Miscellaneous Process Design

Power Plant Efficiency

In general terms, efficiency is the output of a process compared to the input. In the context of a power plant we have three types of efficiencies.

  • Economic efficiency
  • Operational efficiency
  • Energy efficiency

Economic efficiency of a power plant

Economic efficiency is essentially the specific cost of producing useful output and tends to be the main driver behind shaping process plant design and operation.

Operational efficiency of a power plant

Operational efficiency is generally called “capacity factor” or sometimes “load factor” and measures the actual output from a process compared to the potential maximum output.

Energy efficiency of a power plant

Energy efficiency refers to the ratio of useful work output to the heat input, so it may be more correct to use “energy conversion efficiency” when considering mixed inputs and outputs.

Heat rate

Energy efficiency is closely related to the 'Heat rate'. Heat rate is the quantity of heat required to produce an unit of useful output and therefore a lower heat rate is more efficient and gives a higher percentage energy efficiency. The relationship most frequently used to describe heat rate and efficiency in respect of electrical power generation is:

Energy efficiency = 3600 / heat rate

Where heat rate is measured in kJ/kWh, MJ/MWh or GJ/GWh.

Energy related analysis often refers to terms such as thermal efficiency, anergy, exergy.

Thermal Efficiency

"Thermal efficiency” is strictly defined as the useful output energy for a given quantity of gross input heat energy and is therefore subtly different from energy conversion efficiency, which might include both heat and power as inputs and outputs.


“Exergy” is defined as a measure of the potential of a system to do work. the exergy 'B' of a system with respect to a reservoir is the maximum work done by the system during a transformation which brings it into equilibrium with the reservoir. Exergy analysis is used in the field of industrial ecology as a tool to both decrease the amount of exergy required for a process and to use available exergy more efficiently. Exergy efficiency is also called second‑law efficiency because it computes the efficiency of a process by considering the anergy.


“Anergy”, is the complementary part of the (heat) energy that cannot be converted into work.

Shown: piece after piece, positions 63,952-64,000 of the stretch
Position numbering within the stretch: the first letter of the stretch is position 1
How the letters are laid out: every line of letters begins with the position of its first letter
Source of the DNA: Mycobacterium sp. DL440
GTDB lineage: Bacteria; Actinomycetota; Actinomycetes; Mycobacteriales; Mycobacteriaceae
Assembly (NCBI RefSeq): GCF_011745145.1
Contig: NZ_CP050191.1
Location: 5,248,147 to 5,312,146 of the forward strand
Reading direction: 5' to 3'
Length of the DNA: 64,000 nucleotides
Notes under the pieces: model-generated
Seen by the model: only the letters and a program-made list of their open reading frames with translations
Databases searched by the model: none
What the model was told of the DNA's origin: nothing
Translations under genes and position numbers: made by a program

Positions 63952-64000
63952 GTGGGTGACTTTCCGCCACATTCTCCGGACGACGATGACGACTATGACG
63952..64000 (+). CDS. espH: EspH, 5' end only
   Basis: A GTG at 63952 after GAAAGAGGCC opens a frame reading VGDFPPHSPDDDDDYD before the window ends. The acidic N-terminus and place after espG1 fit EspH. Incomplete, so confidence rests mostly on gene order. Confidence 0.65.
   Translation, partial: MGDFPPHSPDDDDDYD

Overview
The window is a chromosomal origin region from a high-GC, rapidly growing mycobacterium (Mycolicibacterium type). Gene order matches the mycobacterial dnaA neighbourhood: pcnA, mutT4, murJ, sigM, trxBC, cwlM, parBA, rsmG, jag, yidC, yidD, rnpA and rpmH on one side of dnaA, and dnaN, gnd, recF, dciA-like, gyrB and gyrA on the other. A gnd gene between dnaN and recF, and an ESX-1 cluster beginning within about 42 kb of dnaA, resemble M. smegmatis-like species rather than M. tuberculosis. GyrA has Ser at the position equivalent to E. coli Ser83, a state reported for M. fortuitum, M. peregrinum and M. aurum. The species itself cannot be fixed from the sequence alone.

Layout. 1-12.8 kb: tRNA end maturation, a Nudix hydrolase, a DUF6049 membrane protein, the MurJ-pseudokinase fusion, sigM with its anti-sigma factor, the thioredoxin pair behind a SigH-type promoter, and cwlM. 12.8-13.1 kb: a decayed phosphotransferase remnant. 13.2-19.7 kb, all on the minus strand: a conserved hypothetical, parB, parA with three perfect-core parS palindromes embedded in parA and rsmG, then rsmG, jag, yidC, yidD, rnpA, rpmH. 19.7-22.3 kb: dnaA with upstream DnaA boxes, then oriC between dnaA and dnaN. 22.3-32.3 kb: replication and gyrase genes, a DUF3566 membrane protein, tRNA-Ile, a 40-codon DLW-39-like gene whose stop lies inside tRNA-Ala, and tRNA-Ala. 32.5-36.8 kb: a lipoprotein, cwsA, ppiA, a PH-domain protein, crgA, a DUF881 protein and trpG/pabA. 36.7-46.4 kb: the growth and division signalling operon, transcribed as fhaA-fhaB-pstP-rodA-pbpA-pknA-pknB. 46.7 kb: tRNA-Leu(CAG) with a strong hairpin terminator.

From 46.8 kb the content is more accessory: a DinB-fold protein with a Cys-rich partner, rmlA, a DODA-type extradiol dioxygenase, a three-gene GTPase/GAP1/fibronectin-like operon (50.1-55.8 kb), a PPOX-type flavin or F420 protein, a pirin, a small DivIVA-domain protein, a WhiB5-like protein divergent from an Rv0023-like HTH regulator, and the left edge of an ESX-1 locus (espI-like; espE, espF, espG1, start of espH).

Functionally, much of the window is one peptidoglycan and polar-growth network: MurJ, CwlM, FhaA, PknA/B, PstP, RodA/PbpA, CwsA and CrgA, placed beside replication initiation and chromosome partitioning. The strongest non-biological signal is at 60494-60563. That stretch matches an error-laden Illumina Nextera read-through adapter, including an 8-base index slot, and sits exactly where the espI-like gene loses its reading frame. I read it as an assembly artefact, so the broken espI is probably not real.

Taking second law of thermodynamics into account. The energy E and exergy B balances of a process are:

Einput = Ein product + Eloss

Binput = Bin product + Bloss + Bdestroyed

The efficiency η of the process may be described using the thermodynamic potentials E or B. Efficiency is the fraction of the potential that makes its way into the product.

The efficiency quoted by equipment suppliers is usually the energy conversion or first‑law thermodynamic efficiency. This indicates how well the particular appliance converts one form of energy into another, but it does not indicate how the equipment compares to an alternative energy conversion process.

An example which can be used to illustrate the difference between energy conversion efficiency and exergy efficiency is the combustion of natural gas solely to heat water. While this has a high first‑law efficiency, it has a low second‑law efficiency, and wastes a large amount of high-temperature, high-quality energy to heat the relatively cold water.

Typical Power Plant Efficiencies

Efficiencies of Different types of  Power generation sources:

Type Efficiency Operating Condition
Sub Critical Thermal plant 35-38% 170 bar , 570˚C
Super Critcial Thermal Plant 42% 220 bar, 600˚C
Ultra Super Critical 45-48% 300bar,600˚C
IGCC 45-55%
Hydro Power Plant 85-90%
Wind turbine 30-45%
Solar Thermal System 12% annually
Geo Thermal System 35%
Nuclear Power Plant 0.27%
Diesel Engines 35-42%

Efficiency in a Coal Fired Power Plant

Coal fired power plant operates on modified Rankine cycle. Its efficiency is decided by parameters of this cycle. The changes of efficiency of different power plant attributes mostly to different temperature , pressure, superheat steam and Reheat steam temperatures. Conventional power plants operate at 170 bar and 570˚C superheat steam parameters. Their efficiency lies between 35-38% depending upon nature of coal. Super Critical thermal power plant operates 220 bar and 600˚C and their efficiency is generally 42%. While Ultra super critical plant parameters are 300bar and 600˚C and efficiencies are around 45-48%.

2nd type of coal fired power plant are IGCC ( Integrated Gasification Combined Cycle) and these plants have efficiency between 45-55% depending on the coal quality and process opted for gasification.

Efficiency in a Renewable Energy Power Plant

  • Hydro power plant has the highest efficiency. The potential head of water is near to turbine so there are no losses only some turbine losses occurs. The efficiency lies between 85-90%.
  • Wind turbines has an overall conversion efficiency of 30-45%.
  • Solar thermal system can achieve upto 20%. But changes in weather and moving path of sun makes it to achieve 12% efficiency annually.
  • Geo thermal systems uses the rankine cycle with steam temperature at saturation point. It usually achieves around 35% efficiency.

Efficiency in a Nuclear Plant

The efficiency of nuclear plant is little bit different. On the steam turbine side they use the rankine cycle with steam temperature at saturation point. This gives them efficiency aroung 38%. Energy release in a nuclear fission is extremely high, and very small amout of it goes to heat up the steam. So the overall efficiency generally comes over at 0.27%.

Efficiency of power generated by Diesel Engines

The large capacity industrial diesel engines operates between 35-42% efficiency.



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